The eyes of the Czech Republic today are on the White House where Czech Prime Minister Andrej Babiš is due to hold talks with US President Donald Trump. It is the first visit by a Czech head of government in eight years and the meeting is viewed as a sign of revitalization in Czech-US relations.
Prime Minister Andrej Babiš has a packed agenda in Washington, but news coverage of the visit has been building up to his one-on-one meeting with President Donald Trump. This is what the Czech prime minister had to say ahead of the talks.
“I see it as a restart in Czech-American relations. It has been a long time since a Czech prime minister or president was invited for talks to the White House and there is much to discuss. We are allies in NATO and the United States is a huge economy. I think the most important thing is for us is to establish a good personal relationship – that is always of crucial importance in business as in politics.”
Commentators have noted that there may be a good chance of that happening, since the two men have plenty in common; both were successful business tycoons before entering politics and both were elected on a wave of anti-establishment sentiments in their countries.
The hour-long meeting at the White House is expected to focus on cyber-security, where both countries have similar stands on the Chinese company Huawei, cooperation in defense, the situation in Syria where the Czech Republic represents the US, since it is the only country to have kept open its embassy in Syria, Afghanistan, where the two countries have troops, nuclear energy issues in connection with the planned expansion and modernization of Czech nuclear power plants and trade cooperation between the EU and the United States which is threatened by the possibility of the US imposing trade tariffs on European cars.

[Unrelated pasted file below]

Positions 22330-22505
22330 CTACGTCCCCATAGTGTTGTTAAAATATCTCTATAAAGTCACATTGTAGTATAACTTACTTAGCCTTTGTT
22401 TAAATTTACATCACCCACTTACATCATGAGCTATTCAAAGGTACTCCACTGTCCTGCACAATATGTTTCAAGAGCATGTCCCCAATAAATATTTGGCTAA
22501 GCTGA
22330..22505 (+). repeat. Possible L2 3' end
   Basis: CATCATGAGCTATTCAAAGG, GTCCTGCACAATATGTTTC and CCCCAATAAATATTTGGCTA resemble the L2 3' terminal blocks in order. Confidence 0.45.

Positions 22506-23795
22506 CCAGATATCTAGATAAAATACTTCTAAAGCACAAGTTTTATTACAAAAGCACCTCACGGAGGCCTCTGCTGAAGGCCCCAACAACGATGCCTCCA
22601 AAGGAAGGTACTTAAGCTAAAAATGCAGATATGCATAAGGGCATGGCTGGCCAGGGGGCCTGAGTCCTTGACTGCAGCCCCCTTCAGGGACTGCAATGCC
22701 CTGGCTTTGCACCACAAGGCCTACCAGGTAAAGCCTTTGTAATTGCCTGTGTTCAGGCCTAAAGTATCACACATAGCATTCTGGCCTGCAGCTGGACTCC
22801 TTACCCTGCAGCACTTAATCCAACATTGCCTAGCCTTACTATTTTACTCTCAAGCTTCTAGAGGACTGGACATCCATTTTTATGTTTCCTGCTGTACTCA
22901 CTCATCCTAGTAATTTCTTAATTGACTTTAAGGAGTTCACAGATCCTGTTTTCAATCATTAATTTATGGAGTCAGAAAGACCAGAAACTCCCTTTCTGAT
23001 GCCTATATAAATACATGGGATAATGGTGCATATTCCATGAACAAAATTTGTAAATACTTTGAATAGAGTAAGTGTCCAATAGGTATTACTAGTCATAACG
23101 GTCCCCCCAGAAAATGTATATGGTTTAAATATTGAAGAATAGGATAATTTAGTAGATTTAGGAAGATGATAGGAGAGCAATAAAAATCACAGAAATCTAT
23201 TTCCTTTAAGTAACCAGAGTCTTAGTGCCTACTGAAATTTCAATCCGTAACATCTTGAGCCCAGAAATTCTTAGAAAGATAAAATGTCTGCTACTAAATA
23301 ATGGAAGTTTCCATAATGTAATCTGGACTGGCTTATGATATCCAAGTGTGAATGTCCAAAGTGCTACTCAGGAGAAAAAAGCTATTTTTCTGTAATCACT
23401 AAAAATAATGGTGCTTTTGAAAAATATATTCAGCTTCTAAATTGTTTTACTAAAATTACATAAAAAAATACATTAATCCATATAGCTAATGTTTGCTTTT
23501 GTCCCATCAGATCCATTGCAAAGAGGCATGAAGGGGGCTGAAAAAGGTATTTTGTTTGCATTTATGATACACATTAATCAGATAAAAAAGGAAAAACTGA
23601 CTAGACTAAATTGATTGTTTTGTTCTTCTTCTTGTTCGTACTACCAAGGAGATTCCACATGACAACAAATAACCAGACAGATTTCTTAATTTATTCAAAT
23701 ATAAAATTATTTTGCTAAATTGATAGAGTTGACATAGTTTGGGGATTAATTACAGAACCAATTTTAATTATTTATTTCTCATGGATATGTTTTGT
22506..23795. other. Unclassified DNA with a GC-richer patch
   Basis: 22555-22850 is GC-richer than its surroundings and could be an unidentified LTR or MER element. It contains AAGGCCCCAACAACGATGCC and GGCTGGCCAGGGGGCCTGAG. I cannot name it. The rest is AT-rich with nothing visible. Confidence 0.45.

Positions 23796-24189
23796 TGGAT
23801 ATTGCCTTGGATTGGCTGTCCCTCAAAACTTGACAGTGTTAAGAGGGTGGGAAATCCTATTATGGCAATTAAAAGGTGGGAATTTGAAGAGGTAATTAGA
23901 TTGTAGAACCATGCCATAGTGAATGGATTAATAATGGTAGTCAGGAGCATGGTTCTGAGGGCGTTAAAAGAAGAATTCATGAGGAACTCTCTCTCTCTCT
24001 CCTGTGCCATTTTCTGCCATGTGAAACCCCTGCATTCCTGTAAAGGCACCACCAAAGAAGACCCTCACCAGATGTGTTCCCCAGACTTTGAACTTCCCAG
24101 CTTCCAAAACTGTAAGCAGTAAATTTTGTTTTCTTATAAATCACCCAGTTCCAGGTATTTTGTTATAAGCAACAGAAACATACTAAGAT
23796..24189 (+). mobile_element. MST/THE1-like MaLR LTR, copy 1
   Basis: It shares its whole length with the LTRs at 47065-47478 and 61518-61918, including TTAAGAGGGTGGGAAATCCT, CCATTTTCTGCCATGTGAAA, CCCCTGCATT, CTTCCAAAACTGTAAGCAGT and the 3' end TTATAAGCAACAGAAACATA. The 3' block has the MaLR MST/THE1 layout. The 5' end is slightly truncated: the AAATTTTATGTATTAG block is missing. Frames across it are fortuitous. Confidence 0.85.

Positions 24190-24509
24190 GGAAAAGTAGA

The threat of a trade war between the EU and US was also at the center of debate when Prime Minister Babiš visited the US Chamber of Commerce on Wednesday to meet with US firms active in the Czech Republic and those interested in starting a business here. The prime minister briefed them on his government’s priorities in the field of science, research and innovation and later noted that he was glad to hear that the US Chamber of Commerce was not in favour of imposing tariffs of European car exporters.
Although virtually no information was released on the prime minister’s visit to CIA headquarters and his meeting with its head Gina Haspel, the very fact that it took place has received plenty of attention in the Czech Republic. Prime Minister Babiš is the first Czech head of government ever to visit CIA headquarters and commentators are ascribing it to the good work of the country’s intelligence service BIS which has warned of intensified activities on the part of Chinese and Russian agents in the Czech Republic. Indeed, it is the international situation, and the interests of Russia and China in increasing their influence in Central and Eastern Europe that is seen as one of the reasons why the US has moved to revitalize ties with countries in the region.
The Czech prime minister on Wednesday also met with academics at the University of Maryland where he discussed cooperation in the field of artificial intelligence and the possibility of creating an AI centre in Prague.
At the close of the US visit the Czech prime minister will lay flowers at the Washington statue of Czechoslovakia’s founding father and first president, Tomas Garrigue Masaryk, whose birthday anniversary is also being marked in the Czech Republic.